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  • Yanni's Secret
  • Zhang Kangkang (bio)
    Translated by Karen Gernant (bio) and Chen Zeping (bio)

I didn't tell anyone my idea. Afraid of complications, for about two weeks I did my utmost to keep it to myself. The situation had been vexatious from the beginning. People here thought I was like all the other nostalgic types: taking advantage of business travel in order to go back to visit the farms where we had worked when we were young, reliving the splendid years of our youth. Every year, the residents of the Great Northern Wilderness would generously welcome these nostalgic visitors coming from afar. Hosts and guests would lean over well-stocked bars together and drink themselves into oblivion. Maybe my plan made me an exception, a wild goose flying north in the autumn, though I knew the possibility of freezing to death in the snow. It was like clawing under the frost with frozen fingers in hopes of finding a scrap of remembrance. Year by year, events of my time with Yanni were fading one by one. If by chance I could restore even a scrap, it would be received in my heart like thunder. This was the secret—Yanni's and mine—that we've kept for more than thirty years. But even in old age, even at the moment of death, secrets never lose their hold on you.

Yanni was the only student from Hangzhou who had been left behind on Dayangshu Farm. Of course, I could have asked anyone where she lived. But if I asked, I'd be giving away our secret. And I'd also be violating the tacit agreement between us that I'd kept these many years. No, by quietly returning to the farm in the autumn, I hoped to keep a little room for my private feelings.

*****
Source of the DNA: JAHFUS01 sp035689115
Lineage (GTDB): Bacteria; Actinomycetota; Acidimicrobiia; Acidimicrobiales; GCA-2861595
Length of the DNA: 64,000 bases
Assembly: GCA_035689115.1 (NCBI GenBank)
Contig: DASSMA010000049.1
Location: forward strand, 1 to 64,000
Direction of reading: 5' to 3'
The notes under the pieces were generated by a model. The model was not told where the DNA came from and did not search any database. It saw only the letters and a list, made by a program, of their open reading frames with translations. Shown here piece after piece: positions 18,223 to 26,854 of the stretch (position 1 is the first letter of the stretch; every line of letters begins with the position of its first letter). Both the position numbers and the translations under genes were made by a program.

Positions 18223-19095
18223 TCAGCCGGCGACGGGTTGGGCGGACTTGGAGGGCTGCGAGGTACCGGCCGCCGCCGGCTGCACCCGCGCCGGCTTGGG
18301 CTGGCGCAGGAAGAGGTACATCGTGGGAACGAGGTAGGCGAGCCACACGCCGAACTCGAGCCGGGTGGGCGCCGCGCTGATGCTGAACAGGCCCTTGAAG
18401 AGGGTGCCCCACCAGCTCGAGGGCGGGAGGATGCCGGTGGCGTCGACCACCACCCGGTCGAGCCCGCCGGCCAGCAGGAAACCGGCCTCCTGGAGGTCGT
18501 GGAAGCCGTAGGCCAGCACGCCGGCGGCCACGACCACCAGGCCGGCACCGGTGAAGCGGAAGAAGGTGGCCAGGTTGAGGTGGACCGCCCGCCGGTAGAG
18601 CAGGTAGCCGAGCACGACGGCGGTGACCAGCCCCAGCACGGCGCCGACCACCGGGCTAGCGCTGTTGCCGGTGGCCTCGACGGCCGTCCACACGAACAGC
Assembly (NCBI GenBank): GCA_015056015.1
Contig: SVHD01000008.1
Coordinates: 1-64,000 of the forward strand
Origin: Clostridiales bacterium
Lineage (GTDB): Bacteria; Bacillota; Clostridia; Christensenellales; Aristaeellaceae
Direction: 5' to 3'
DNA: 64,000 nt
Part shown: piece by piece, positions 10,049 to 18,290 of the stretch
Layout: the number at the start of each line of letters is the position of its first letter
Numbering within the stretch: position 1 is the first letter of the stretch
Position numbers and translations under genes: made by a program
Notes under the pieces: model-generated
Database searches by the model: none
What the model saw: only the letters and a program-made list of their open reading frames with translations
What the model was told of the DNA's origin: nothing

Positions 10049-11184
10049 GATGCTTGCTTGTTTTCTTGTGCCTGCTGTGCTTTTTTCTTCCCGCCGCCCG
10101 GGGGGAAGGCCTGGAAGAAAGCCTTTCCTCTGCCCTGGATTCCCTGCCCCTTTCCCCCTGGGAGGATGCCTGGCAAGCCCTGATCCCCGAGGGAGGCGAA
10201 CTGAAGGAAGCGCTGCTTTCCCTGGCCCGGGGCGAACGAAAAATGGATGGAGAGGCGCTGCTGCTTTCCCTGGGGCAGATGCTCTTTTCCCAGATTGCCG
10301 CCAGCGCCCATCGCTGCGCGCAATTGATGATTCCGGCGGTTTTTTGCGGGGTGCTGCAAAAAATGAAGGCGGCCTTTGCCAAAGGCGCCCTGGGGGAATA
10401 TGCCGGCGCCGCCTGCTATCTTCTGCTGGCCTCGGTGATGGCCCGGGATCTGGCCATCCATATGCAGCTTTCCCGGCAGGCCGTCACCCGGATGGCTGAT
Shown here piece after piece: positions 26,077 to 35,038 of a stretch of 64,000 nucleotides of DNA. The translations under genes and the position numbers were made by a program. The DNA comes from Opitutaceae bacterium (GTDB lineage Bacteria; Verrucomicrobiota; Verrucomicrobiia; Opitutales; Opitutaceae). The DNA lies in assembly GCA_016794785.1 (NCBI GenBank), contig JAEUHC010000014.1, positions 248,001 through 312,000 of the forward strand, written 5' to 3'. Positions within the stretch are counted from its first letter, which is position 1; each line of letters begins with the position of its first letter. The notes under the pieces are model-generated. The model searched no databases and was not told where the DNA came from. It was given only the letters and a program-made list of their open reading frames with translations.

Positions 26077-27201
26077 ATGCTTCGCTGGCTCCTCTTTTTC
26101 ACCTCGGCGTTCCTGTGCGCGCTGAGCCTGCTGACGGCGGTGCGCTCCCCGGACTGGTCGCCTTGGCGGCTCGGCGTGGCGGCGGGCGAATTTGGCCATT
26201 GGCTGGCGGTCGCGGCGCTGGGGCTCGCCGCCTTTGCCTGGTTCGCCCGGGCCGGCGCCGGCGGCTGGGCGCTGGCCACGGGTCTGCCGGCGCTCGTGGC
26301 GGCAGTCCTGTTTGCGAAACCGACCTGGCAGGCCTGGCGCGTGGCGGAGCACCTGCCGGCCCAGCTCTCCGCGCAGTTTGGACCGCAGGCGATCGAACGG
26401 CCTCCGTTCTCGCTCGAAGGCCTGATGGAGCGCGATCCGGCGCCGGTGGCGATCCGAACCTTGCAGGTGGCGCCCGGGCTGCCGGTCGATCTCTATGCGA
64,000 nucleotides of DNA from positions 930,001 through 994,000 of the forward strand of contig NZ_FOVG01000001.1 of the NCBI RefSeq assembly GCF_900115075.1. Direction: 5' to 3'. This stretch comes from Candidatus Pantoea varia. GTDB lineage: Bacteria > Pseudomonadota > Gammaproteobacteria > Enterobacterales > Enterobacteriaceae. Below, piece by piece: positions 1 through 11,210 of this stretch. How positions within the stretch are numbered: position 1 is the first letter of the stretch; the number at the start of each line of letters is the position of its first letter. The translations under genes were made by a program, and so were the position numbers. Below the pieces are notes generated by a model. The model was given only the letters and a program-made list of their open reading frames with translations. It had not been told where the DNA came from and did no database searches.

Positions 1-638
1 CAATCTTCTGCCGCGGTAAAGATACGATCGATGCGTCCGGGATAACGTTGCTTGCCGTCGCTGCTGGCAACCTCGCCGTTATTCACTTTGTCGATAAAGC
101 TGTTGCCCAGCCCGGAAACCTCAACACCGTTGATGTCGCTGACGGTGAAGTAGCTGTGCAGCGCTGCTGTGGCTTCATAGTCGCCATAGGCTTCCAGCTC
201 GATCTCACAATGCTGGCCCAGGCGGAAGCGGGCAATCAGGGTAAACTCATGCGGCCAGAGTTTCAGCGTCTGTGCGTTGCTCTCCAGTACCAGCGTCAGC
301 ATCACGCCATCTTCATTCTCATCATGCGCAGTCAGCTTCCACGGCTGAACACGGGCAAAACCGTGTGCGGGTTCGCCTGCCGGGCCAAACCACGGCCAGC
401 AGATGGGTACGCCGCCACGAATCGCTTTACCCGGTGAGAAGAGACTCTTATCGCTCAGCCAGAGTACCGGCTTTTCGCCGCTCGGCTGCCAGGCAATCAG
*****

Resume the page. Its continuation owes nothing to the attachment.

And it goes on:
Actually, in these last few decades I'd known all along where she'd lived—in a place far from the main highway and near the fork of a tributary of the Songhua River. The place was called Keep Watch Village. When you crossed a low, gentle hill, you could see in the distance a luxuriant grove of pear-leaved crab apple trees. In the springtime, the blossoming crab apple flowers were like bits of pink cloud falling from heaven. Ever since locating her so-called father, Yanni had not left this place of livestock and a few thatched huts. At the end of the sixties, Dayangshu had been converted from a prison farm to a rural place where city students came to work. A stall had been set aside for treating sick and weak horses, and a few [End Page 1] ex-inmates who were old or chronically ill worked there. The city students working there dubbed it "the sick ward."

It was in this remote, worthless "sick ward" that Yanni miraculously came across Old Yang, a former prisoner who claimed that he was her real father. She believed him with all her heart and eagerly announced this news to me that very evening before dark. In that instant, I felt that a hydrogen bomb had been launched from the Russian territory across the river and had suddenly exploded, vaporizing me in the blink of an eye. But in the midst of the dark-gray smoke and atomic fog filling the sky, Yanni—with her delicate eyes and eyebrows, her slender waist and thin braids—was shedding tears of joy. She'd suddenly been transformed into a little daughter, as precious as Thumbelina, as charming and gentle as a sprite. I ached from the shock.

Almost venomously I said, "That's impossible. He isn't your father! He's ninety-nine percent a con artist!"

She clenched her fingers into fists so forcefully that her fingertips turned deep violet. Lowering her head, she retorted, "No. You don't know. There are lots of things you don't know. Old Man Yang is really my father. His last name is Yang, and so is mine. My residence card identifies Xiaoshan as my ancestral home. You've heard his accent; it's a strong Xiaoshan accent. I was born in 1951. It was in 1952...

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Additional Information

ISSN
1527-943x
Print ISSN
1045-7909
Pages
pp. 1-16
Launched on MUSE
2005-07-07
Open Access
No
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